Back on this past March 21, Centerpoint filed an application with the PUC to increase its TDU rates for its Houston customers, as well as those in surrounding communities. CenterPoint said it invested $689,351,015 in its transmission system between 2010 and 2015 and needed $60,596,164 to make up revenue. The utility has indeed made substantial transmission investments to improve Texas electricity, including both CREZ and Houston Import Projects. CREZ alone was expected to cost ERCOT ratepayers $3 to $5 per month for about a decade.
Yet, given that Centerpoint made an excess income of $47 million in 2014 through retail and wholesale transmission and distribution, the PUC launched an investigation into the fairness of Centerpoint’s requested increase. PUC’s investigators reported that Centerpoint’s earnings were straying over the approved return on equity (ROE) level of 10%. Wholesale ROE in 2012 hit 14.95%.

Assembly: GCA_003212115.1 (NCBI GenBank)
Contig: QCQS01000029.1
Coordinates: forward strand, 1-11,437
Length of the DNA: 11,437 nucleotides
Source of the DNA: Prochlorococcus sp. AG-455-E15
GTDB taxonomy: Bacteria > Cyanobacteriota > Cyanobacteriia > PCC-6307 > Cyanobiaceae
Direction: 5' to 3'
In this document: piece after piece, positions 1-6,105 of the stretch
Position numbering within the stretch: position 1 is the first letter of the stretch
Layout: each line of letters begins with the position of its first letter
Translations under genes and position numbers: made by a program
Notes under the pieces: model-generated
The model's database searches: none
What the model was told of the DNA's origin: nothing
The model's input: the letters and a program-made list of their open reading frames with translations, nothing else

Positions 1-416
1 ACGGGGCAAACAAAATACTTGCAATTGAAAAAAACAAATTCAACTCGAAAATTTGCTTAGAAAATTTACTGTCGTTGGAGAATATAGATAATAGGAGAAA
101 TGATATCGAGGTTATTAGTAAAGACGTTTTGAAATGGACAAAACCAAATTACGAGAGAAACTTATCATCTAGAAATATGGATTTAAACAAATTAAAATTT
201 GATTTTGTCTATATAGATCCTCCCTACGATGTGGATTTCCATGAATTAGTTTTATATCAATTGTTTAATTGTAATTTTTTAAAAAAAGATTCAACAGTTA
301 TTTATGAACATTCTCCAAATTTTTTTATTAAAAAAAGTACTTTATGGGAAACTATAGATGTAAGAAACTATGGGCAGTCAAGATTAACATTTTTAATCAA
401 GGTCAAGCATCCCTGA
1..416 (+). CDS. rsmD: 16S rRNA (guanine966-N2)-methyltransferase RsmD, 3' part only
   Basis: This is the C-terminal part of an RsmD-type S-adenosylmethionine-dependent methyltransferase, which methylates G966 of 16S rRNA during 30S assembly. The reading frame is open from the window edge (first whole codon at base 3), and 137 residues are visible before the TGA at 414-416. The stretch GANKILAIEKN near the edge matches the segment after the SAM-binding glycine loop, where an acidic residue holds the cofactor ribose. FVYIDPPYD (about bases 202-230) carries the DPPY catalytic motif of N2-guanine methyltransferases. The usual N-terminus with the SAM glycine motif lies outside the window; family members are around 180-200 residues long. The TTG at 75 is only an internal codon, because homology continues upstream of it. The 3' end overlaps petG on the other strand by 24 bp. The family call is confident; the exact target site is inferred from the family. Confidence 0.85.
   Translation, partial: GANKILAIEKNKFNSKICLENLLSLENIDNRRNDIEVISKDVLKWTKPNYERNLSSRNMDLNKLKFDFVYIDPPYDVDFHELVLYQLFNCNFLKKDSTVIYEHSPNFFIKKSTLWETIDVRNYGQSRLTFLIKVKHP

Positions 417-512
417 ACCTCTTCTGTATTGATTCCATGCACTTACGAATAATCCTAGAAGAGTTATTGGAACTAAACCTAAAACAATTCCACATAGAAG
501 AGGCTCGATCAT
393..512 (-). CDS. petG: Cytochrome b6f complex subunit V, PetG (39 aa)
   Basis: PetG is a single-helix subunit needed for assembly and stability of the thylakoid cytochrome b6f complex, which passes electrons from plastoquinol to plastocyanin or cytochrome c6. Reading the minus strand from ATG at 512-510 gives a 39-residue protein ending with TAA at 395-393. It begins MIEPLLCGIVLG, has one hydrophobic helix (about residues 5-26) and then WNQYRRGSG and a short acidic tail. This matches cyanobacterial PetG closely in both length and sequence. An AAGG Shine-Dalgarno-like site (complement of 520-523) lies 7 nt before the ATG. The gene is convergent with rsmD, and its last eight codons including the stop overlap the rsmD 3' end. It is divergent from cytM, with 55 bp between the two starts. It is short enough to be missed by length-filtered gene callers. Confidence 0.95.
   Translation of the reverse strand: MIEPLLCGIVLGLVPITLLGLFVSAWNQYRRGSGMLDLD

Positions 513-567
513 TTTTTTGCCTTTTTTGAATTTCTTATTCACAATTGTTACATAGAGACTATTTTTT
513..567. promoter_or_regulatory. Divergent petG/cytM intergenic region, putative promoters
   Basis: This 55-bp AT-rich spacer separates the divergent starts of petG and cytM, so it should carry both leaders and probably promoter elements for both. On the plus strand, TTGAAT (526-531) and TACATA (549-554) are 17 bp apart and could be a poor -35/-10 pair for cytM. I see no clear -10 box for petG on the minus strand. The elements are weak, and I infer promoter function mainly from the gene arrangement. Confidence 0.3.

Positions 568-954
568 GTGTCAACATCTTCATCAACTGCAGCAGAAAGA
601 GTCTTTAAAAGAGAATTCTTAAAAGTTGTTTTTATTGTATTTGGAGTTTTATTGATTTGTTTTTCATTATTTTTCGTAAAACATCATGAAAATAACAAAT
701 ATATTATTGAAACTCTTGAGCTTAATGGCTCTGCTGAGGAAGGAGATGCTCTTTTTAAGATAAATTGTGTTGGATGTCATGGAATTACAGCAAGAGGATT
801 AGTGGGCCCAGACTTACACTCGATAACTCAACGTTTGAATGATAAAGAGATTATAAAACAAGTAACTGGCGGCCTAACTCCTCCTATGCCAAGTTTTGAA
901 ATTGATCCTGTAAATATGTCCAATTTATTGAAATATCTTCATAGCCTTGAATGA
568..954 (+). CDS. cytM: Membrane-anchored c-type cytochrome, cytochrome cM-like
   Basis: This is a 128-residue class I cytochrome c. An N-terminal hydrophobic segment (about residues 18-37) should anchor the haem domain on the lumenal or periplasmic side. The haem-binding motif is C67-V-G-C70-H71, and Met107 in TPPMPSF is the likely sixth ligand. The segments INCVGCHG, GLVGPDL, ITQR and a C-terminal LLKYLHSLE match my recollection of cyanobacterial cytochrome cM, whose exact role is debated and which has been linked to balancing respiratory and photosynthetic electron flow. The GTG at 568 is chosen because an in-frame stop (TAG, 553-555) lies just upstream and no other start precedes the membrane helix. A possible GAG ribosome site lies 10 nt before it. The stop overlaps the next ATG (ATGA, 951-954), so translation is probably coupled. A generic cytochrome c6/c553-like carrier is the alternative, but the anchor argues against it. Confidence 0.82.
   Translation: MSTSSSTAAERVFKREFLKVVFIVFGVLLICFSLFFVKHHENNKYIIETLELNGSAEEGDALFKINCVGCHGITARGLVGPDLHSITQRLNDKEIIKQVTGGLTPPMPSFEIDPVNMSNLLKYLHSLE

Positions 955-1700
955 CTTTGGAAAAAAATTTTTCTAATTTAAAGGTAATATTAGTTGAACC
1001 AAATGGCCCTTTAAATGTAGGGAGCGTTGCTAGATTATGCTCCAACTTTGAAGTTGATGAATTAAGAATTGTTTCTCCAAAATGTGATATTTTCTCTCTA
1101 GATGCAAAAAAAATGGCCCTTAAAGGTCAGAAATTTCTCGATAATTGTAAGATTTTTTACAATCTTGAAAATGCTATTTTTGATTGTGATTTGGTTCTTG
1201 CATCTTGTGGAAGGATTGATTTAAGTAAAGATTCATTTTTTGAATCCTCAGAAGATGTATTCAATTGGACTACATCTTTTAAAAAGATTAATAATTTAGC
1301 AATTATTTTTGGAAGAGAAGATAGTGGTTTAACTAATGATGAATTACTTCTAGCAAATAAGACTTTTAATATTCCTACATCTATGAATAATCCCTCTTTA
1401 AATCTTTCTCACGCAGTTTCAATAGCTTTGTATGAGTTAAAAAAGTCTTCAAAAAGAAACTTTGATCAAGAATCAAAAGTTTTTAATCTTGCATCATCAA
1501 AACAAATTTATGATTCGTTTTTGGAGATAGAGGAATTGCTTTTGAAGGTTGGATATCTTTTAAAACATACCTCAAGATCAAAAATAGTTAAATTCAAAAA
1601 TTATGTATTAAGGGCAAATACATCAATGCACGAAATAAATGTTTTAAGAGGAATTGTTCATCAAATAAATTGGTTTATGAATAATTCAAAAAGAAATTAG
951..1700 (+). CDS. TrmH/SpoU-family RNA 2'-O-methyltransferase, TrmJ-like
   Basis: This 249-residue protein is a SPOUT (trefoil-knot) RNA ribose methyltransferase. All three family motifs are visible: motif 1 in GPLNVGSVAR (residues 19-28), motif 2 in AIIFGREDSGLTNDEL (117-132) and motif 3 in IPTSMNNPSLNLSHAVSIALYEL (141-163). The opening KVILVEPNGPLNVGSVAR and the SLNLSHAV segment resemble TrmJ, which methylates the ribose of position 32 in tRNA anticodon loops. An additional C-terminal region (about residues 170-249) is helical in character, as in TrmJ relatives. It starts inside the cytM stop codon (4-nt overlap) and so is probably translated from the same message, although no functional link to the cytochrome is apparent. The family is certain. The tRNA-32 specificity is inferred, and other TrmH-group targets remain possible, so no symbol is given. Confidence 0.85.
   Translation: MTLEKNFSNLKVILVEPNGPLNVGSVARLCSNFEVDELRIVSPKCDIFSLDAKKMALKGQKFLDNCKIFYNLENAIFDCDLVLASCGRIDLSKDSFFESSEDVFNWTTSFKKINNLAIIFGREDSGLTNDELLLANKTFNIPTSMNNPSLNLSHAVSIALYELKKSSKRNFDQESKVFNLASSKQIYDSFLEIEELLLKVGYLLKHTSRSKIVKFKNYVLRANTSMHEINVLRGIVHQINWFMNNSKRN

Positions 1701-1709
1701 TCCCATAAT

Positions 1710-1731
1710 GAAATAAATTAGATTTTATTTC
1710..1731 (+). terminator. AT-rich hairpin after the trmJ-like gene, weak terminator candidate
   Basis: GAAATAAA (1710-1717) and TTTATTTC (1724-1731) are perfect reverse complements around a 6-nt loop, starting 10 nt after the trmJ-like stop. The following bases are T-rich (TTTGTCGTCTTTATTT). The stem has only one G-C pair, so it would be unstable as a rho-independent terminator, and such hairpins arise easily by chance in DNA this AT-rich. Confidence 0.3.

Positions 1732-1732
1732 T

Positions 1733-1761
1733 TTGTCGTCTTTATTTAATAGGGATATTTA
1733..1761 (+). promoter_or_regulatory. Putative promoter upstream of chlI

Needless to say, Houston and its metro area communities were less than pleased with the idea and filed motions to intervene and stop the increase. Texas Coalition for Affordable Power (TCAP), which also signed on to intervene, announced that it’s analysis found that Centerpoint doubled its non-bypassable charges over an 11 year period —a rate faster than inflation.
On June 15, Centerpoint, the PUC, the City of Houston and other municipalities signed an agreement that reduced the increase from $49 million in 2016 to $45 million and from $60 million in 2017 to $49 million. Split among the Houston area’s ratepayers, the increase adds up to about 56¢ for every 1,000 kWh.
These rate increases will take effect September 1, 2016 and then again next September 1, 2017.